Vaccines and

intellectual property

A proposal to waive intellectual property rights on COVID-19 vaccines at the World Trade Organisation posed a challenge for CIPA and the patenting profession. It was important for us to raise awareness of the issues and we worked throughout the year to ensure that the fundamental good provided by the patent system was understood. A carefully researched and cross-referenced news article was published in May covering the waiver which established CIPA’s position that temporarily lifting patent protection for vaccines would be counterproductive and could set a dangerous precedent.

In June, CIPA held a public panel discussion, Patents in pandemics: A force for good, with vaccine scientists Dr Anne Moore from the Centre for Global Development at University College Cork, and Professor Robin Shattock, Head of Mucosal Infection and Immunity, Imperial College, London. They were joined by Simon Wright, Chair of CIPA’s Life Sciences Committee. The event was chaired by Gwilym Roberts, CIPA’s Honorary Secretary.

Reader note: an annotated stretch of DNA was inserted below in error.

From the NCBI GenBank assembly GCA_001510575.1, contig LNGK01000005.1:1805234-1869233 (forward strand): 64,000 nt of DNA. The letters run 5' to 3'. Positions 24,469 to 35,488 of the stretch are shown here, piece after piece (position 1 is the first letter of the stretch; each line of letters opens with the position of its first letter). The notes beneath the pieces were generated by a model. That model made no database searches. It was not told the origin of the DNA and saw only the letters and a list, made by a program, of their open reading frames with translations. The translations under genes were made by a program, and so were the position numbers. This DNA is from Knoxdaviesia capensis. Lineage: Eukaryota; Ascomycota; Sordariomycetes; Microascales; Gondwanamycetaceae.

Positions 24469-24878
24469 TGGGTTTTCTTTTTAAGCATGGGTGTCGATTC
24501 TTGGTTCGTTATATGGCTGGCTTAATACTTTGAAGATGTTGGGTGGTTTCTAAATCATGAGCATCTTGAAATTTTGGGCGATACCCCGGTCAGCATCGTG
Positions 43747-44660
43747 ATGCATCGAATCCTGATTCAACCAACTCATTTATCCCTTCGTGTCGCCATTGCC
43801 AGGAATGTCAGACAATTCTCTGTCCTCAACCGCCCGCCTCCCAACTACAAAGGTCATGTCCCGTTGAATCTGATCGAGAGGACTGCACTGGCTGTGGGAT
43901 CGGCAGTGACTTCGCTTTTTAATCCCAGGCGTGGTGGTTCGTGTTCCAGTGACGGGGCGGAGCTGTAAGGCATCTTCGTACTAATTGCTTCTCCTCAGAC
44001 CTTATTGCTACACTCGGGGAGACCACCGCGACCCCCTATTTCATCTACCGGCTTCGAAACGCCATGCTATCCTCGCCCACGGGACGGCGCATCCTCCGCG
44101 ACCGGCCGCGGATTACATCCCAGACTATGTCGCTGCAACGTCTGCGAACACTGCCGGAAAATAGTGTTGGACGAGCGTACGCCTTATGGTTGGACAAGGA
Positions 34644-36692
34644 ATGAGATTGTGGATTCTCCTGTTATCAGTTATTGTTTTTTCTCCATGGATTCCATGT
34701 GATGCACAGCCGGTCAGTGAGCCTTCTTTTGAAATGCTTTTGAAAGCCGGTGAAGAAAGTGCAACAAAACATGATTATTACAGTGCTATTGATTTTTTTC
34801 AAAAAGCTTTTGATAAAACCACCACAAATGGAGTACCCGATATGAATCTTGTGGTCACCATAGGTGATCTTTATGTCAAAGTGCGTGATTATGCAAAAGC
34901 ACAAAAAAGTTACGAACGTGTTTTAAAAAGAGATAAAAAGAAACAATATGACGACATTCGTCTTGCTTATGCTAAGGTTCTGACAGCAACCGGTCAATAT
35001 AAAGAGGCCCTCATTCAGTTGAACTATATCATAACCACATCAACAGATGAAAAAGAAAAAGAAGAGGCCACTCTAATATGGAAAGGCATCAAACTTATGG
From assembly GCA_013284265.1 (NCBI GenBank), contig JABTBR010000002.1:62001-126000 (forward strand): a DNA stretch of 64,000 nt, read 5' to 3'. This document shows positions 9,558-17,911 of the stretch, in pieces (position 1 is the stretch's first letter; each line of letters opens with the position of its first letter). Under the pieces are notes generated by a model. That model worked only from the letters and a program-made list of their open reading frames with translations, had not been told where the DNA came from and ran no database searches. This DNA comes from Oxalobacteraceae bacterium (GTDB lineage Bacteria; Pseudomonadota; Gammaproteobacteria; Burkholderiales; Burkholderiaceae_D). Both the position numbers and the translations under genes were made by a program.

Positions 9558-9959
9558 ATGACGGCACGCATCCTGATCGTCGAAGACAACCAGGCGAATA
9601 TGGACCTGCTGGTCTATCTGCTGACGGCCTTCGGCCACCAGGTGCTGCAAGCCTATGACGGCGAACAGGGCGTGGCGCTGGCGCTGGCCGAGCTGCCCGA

Dr Moore and Professor Shattock argued that patents had not been a block to rapid global manufacture and deployment of COVID-19 vaccines and that waiving patent rights would not have the desired short-term effect. They both agreed that talk of a patent waiver was a distraction from the real priorities: improving technology transfer to, and manufacturing capacity in, lower-income countries and agreeing appropriate costs for the vaccines in those countries. Prof Shattock and Dr Moore were unequivocal in their view that patents were not the problem and that such a waiver could, in fact, harm efforts to develop vaccines for variants and future viruses by creating a disincentive to research and investment.

CIPA also recorded a vaccine special episode of our podcast with geneticist and Chartered Patent Attorney Anton Hutter, of Venner Shipley, and Frank Tietze, lecturer for technology and innovation management at Cambridge University. The episode explored how vaccines and the patent system work together to aid innovation and development of new vaccines.

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